The Beat confirmed through several sources today that after a directors' meeting at the county-owned Gila Regional Medical Center this morning, 70 people were informed they would have their hours cut back 50 percent, as of May, 19, 2013. In addition, the chief executive officer, the chief financial officer, the chief information officer and the chief nursing officer/chief operations officer would voluntarily take off one day a month unpaid. The total workforce at GRMC is about 700 employees, so this action impacts about 10 percent of the paid staff.
At a recent board meeting, after extensive deliberations in closed session, the public was informed that no lay offs were planned, but cost cutting of employees through attrition and cutting of hours would be implemented.
Grant County Commission Chairman Brett Kasten said it was disappointing that the administration and board were not more innovative in their actions. It is especially aggravating, he said, that management admitted they were 50 fulltime employees heavy and chose not to deal with it through attrition.
"The hospital is in better shape than any other county facility in the state, due to having no debt, after the $10 million bond recently secured is sent back," Kasten said.
It is unfortunate the firestorm of sequestration and sole community provider funding hits all came together.
"However, that does not alleviate the pain the employees are feeling," he said. "Our heart goes out to them."
The plan to cut costs included the recently formed Operational Restructuring Project Teams continuing to find ways to cut costs and reduce operational expenses.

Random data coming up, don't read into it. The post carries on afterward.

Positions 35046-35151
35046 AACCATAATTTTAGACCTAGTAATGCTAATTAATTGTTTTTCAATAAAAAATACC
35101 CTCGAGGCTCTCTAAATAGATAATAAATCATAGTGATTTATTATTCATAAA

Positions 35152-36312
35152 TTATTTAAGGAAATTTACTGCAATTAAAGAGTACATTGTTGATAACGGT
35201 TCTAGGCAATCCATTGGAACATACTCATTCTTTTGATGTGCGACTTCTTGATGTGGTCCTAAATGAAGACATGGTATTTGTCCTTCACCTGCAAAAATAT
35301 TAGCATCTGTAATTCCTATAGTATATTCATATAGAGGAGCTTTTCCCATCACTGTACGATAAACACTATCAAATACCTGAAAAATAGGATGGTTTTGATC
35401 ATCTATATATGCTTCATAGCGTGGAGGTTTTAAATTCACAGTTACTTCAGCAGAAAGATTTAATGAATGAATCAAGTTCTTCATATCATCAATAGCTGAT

GRMC has had to deal with reimbursement cuts and volume declines, necessitating drastic action. Other measures include terminating the planned capital expansion project and returning the afore-mentioned $10 million bond funding; postponing the Meditech health information system software upgrade; approval of implementation of identified non-salary savings of $1.5 million; the closure of Home Health Services in Luna County, and Home Health's Disabled & Elderly waiver and Helping Hands programs in Grant County.
According to a news release from the hospital, these efforts will save about $4.6 million.
County Manager Jon Paul Saari said he was on a recent call the GRMC Board of Trustees officers had with New Mexico Human Services Department.
"HSD told us they were working diligently with the Centers for Medicare and Medicaid," Saari said. "They thought a decision would be reached around mid-May to return 75 percent of the usual payment to the state. The way I understood it was that the payment would continue through June 2014, when hospitals would likely receive smaller amounts."
He said HSD said it was also working to diversify funding, so the state and hospitals were not totally reliant on CMS, to prevent it becoming an issue in the future.
"The county commissioners have their hands tied," Saari said. "The only thing they can do is appoint the board members and issue debt. The authority is with the Board of Trustees."